Rabies vaccinations resume after COVID-19 pandemic

30Sep 2020
By Guardian Reporter
The Guardian
Rabies vaccinations resume after COVID-19 pandemic

VACCINATION campaigns to eradicate rabies in Africa have resumed after the COVID-19 pandemic.

A statement released yesterday from Nairobi, Kenya by Rabies Free Africa, a programme of Washington State University Paul G. Allen School for Global Animal Health, said the work restarted on Monday which was World Rabies Day. 

Additionally, Rabies Free Africa said it has garnered an expanded partnership with MERCK MSD providing critical access to vaccinations, as well as a new partnership with #UnitedAgainstRabies, a programme of the World Health Organisation (WHO), World Organisation for Animal Health (OIE) and Food and Agriculture Organisation United Nations (FAO).

This worldwide collaboration was established to raise public awareness we have the tools to eliminate rabies and we must work together to do it, unlike the current situation with COVID-19.

“The COVID-19 pandemic has created many challenges, but we are pleased to safely resume our work to eliminate human rabies deaths by 2030 through dog vaccinations and provision of life-saving human rabies vaccines,” stated Dr. Thumbi Mwangi, director of Rabies Free Kenya.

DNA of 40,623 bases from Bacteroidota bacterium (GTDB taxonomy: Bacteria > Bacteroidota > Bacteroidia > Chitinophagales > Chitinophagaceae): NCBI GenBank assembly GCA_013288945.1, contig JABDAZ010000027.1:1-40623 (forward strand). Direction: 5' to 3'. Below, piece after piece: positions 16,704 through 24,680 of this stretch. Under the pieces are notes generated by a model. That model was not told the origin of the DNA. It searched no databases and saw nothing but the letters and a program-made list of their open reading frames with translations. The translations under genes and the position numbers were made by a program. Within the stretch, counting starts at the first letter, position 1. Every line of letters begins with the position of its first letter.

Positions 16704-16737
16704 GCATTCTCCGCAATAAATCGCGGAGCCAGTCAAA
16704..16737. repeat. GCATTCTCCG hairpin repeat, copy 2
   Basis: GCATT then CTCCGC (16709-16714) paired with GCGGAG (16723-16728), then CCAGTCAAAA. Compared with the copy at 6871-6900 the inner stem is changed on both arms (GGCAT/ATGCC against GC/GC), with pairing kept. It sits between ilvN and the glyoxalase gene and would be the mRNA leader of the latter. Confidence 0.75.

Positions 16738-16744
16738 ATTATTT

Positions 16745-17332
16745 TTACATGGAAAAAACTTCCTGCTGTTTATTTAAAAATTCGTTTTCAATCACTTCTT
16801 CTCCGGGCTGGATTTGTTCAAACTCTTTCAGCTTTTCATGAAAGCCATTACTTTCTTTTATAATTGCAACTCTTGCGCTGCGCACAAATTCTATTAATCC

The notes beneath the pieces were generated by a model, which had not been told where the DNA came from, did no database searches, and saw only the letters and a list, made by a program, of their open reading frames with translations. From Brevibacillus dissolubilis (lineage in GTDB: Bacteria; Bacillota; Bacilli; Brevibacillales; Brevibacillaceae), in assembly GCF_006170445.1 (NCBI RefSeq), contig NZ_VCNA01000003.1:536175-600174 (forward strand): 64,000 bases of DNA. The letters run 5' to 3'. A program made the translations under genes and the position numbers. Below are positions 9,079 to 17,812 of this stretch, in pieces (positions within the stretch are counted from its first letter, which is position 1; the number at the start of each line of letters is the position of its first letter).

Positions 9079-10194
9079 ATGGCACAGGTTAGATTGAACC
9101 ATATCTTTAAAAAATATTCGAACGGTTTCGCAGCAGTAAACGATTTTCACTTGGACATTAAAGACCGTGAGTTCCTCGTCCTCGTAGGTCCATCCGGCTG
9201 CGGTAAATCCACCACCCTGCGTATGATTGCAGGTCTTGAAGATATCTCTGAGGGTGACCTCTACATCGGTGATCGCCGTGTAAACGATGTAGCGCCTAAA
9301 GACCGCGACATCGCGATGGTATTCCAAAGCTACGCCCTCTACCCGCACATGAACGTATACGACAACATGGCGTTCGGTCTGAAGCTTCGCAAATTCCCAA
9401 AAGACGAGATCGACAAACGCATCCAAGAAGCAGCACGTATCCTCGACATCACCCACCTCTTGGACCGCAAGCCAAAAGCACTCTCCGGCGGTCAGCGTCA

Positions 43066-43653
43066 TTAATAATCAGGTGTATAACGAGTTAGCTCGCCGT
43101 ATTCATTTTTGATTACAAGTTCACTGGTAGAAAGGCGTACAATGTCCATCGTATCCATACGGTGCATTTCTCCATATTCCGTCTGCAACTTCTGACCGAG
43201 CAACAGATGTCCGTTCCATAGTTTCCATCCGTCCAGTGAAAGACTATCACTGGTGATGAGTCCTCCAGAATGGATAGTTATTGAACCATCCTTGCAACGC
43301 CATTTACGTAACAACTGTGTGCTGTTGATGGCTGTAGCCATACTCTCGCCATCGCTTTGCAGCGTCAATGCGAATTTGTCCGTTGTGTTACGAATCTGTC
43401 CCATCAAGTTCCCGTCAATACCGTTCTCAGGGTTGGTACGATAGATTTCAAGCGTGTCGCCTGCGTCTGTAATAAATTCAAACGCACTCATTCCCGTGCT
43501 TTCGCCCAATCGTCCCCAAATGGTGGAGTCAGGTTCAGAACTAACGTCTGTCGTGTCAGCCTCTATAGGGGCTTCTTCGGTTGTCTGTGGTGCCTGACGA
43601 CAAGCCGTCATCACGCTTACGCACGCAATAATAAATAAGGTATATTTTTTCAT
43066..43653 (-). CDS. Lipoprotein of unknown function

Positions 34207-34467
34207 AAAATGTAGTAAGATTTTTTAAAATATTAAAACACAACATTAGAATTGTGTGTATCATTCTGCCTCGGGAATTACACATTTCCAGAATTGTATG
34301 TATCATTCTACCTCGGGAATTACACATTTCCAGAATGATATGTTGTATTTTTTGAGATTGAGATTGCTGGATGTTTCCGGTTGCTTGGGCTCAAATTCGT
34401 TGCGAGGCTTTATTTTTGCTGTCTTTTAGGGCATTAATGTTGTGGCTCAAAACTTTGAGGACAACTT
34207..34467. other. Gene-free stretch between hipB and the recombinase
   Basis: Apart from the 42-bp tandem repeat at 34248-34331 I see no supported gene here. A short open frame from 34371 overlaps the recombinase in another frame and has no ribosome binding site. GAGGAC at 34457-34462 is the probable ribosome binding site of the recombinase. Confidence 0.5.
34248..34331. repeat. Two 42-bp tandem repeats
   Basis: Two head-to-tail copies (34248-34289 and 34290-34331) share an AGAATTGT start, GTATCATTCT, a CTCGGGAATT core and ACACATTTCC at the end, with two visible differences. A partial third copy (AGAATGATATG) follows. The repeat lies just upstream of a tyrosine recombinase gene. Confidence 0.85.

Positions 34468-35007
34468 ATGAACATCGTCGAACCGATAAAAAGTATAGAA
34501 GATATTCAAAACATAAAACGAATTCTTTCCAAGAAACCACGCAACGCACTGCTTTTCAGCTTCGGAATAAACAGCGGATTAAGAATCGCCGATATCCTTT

“On World Rabies Day we are delighted to be a part of #UnitedAgainstRabies efforts and also renew our commitment to the WHO’s ZeroBy30 effort which is critical to keeping the global spotlight on eliminating human and animal rabies deaths by 2030.”

Rabies Free Africa also made great gains this year in Tanzania in advancing ways to decrease the cost of delivering the vaccine to communities, especially those in rural areas. Dr. Felix Lankester’s research team has demonstrated that the rabies vaccine used to inoculate dogs is thermo-tolerant and can be stored for extended periods of time outside of refrigeration units, in inexpensive locally made clay vaccine storage devices called ‘zee-pots’ without losing its ability to protect dogs against rabies.“The ability to have vaccines stored for extended periods out of cold storage has allowed us to better leverage Tanzanian field officers and one health champions as vaccinators as rabies vaccines can now be stored in rural districts where electricity is not available,” stated Lankester, director, Rabies Free Tanzania.

“We hypothesize that having these new delivery and storage methods, will allow us to decrease the cost of mass-dog vaccination campaigns and increase the territory that can now be covered.”Approximately 59,000 people suffer and die of rabies each year, most of whom are children who interact more frequently with dogs.

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